Taxes creep up one per cent in Plympton-Wyoming

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Heather Wright/The Independent

Plympton-Wyoming councillors have approved the 2021 budget – with over $21 million in spending – but there are still some questions to be answered.
And at least two members of council are concerned about rising costs for people struggling during the pandemic.

Council approved the towns $14,405,736 operating budget and $6,645,630 capital budget Monday in a special meeting which stretched over nearly four hours.
Councillors made no changes to the document presented by Treasurer Norma Roddick-Preece.

In a report to council, Roddick-Preece said there was an 8.8 per cent increase in spending for general government which includes the cost of administration and council. That’s about $125,795 more than 2020. Some of that can be attributed to the cost of dealing with the COVID-19 pandemic.

The fire department’s operating budget is just $64 more than last year. This despite a $20,000 increase in the spending for the leadership of the department.
Plympton-Wyoming is about to hire a new fire chief. The line also includes the stipend for the volunteers who serve as district chiefs. Councillor Mike Vasey asked why that line was increased by $20,000 in 2021. CAO Carolyn Tripp said she was “not comfortable” discussing the increase in open session. Under privacy rules, the salaries of individuals should not be revealed however councils may discuss the salaries of vacant positions in open session.

Tripp says the line budget includes a one per cent cost of living increase and “the new chief will be paid in accordance with the salary grid previously approved for the position.”
She did not immediately respond to an email asking how that could constitute a $20,000 increase.

In all, the Plympton-Wyoming Fire Department will spend $396,856 on wages in 2021, about 57 per cent of the operating costs of the department.

Two new fire trucks are also on their way to Plympton-Wyoming. The department ordered the trucks in 2020, and the $1,316,270 for their purchase – which included money from an insurance payout after an accident during a call – had already been set aside for the purchase.

The fire department will spend a total of $1.5 million on equipment for a total budget of $2,191,874.

The town also plans to spend about 3.6 per cent more or $167,613 more on roads this year, according to Roddick-Preece.

Insurance premiums have increased by $51,000 over last year according to Adam Sobanski, director of public works. An additional $30,000 for COVID-19 related expenses.

One of the big projects this year will be the reconstruction of Niagara Street, west of London Street. The road, sidewalk, drainage, water mains and parking will be reconstructed at a cost of $500,000. The same amount was spent last year in preparation for the work.

Sobanski has also budgeted $1.14 million for the town’s portion of new municipal drains.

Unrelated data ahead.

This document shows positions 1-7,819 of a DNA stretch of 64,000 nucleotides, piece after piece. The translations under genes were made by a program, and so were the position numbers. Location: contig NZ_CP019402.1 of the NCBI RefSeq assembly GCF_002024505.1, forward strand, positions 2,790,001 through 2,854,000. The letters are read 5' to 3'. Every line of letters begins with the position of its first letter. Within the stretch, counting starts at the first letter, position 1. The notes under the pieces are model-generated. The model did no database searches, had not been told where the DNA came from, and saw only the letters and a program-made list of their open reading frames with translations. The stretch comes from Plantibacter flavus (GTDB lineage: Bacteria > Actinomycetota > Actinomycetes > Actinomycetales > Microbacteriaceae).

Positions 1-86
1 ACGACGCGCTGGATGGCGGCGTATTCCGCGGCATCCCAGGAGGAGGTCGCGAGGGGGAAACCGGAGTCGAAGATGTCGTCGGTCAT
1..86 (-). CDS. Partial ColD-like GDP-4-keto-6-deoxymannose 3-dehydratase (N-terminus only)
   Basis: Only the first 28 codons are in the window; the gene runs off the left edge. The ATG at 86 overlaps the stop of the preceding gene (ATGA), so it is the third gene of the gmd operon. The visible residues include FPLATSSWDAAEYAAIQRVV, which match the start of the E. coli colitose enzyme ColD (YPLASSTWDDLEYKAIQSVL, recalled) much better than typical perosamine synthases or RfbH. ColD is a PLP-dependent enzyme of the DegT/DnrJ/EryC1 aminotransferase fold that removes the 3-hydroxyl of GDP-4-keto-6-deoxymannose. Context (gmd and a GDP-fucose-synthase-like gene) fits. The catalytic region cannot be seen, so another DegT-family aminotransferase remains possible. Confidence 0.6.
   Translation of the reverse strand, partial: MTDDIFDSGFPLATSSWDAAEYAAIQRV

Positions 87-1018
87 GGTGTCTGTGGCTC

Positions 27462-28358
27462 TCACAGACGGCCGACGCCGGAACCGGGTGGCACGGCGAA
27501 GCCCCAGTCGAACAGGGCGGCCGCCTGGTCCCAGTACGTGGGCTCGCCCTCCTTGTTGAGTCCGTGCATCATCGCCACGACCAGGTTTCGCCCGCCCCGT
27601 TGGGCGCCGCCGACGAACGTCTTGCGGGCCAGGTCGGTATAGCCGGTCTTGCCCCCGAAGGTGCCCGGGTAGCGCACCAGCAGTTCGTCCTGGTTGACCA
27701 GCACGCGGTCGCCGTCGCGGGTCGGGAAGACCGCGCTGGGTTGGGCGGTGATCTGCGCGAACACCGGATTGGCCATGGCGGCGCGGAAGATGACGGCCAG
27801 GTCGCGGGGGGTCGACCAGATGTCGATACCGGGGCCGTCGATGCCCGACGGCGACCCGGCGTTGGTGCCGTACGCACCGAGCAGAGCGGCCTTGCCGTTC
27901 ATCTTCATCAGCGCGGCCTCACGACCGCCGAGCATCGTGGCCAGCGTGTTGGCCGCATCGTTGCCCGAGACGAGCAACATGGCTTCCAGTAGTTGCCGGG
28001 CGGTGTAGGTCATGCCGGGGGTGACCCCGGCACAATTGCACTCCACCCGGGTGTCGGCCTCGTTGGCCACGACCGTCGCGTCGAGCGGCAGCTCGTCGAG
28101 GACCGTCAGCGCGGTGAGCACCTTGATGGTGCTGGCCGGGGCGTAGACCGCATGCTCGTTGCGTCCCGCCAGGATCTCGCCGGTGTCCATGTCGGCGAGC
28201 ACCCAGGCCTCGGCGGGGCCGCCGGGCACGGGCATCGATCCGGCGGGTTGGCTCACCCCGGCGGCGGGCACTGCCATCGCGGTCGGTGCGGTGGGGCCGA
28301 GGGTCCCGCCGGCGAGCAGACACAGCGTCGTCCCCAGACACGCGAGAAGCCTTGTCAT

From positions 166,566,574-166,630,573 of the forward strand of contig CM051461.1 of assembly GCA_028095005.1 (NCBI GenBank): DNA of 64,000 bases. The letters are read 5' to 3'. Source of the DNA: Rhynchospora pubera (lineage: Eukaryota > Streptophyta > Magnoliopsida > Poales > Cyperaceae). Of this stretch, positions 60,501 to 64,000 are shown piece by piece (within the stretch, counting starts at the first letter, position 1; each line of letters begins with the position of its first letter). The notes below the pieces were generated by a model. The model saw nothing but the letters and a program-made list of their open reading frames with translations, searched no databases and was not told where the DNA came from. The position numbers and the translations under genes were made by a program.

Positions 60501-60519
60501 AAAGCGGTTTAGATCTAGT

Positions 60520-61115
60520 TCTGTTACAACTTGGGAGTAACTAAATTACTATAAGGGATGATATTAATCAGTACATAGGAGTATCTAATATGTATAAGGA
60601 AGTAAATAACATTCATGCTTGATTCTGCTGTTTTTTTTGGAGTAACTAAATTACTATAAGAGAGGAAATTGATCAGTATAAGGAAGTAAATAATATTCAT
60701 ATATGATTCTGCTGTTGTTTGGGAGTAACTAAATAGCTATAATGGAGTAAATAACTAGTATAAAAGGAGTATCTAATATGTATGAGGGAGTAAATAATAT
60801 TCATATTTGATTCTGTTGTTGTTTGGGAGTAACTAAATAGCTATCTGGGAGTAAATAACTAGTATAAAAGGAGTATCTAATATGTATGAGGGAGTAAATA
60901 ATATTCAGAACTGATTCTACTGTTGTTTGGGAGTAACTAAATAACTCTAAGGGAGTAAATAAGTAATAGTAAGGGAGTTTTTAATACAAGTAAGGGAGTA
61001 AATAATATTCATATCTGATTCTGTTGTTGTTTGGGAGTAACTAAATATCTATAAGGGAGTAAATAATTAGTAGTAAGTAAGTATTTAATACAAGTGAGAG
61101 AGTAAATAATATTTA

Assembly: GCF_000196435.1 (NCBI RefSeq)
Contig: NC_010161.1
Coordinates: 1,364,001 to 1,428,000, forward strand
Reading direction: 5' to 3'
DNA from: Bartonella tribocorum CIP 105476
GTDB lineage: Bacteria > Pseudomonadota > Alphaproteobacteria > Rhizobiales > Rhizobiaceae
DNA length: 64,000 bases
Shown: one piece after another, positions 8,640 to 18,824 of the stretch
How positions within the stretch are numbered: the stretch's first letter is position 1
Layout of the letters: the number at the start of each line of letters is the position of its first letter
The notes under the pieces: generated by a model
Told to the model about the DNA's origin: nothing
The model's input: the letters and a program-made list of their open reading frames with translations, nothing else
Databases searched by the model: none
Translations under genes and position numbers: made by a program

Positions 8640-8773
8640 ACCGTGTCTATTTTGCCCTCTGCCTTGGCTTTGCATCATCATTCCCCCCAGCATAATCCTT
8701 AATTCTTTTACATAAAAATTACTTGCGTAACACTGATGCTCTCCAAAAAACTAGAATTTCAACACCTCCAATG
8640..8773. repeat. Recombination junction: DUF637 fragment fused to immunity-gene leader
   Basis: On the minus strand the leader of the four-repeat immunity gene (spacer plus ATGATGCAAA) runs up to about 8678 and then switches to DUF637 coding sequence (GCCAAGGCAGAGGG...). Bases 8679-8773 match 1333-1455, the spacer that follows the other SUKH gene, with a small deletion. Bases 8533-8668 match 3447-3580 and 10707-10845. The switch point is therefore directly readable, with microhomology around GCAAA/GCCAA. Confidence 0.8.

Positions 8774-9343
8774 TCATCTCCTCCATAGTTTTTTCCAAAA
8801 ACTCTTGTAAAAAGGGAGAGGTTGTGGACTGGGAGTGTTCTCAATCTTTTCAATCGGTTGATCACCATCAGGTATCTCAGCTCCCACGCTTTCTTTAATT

About $500,000 has been put aside to find a fix for Hillcrest Road. Councillor Bob Woolvett says the slope of the road has collapsed and is now nearly at the edge of the road. Sobanski hopes to fix the problem this year, but first the engineering work has to be done.

The town will also spend $175,000 resurfacing roads and another $130,000 improving trails and sidewalks. That’s about $55,000 more than 2020.

Another $350,000 has been put into the building reserve in the hope of replacing the Reece’s Corners public works building. A recent service review found it should be replaced as soon as possible, saying it was “dangerous” for employees and did not meet the building code.

Public works also plans to buy a new tandem axle dump and plow for $350,000. It’s a replacement for an older version in the fleet.

There are a number of projects in the works in the parks and recreation budget costing $158,491. It includes fencing at Centennial Park, $20,000 for building improvements at Canton park and about $6,000 worth of improvements at the Arnold Minielly Park.

There will be $25,000 in repairs to the Blue Point Park tennis courts, and $40,000 in new equipment at Mandaumin Park.

The total spending on yearly operations is now $14,405,736. That’s up $982,655 from 2020.

Plympton-Wyoming did receive about $485,000 in new grants in 2021, much of it funding because of COVID-19.

There is another $130,376 in taxation growth because of assessment to help cushion the increased spending.

Roddick-Preece says the result of the one per cent tax increase will be about $6.59 for every $100,000 of assessed value of the property for homeowners.

Taxpayers are also facing increases in water and sewer rates. Both will increase 3.6 per cent to pay for running the system. Some money has also been put into reserves for future improvements to the infrastructure.

For the average family of four this will result in an approximate increase of $6.95 bi-monthly.

Both Councillor Bob Woolvett and Mayor Lonny Napper expressed concern about the increase, saying there are some people struggling to make ends meet because of the pandemic.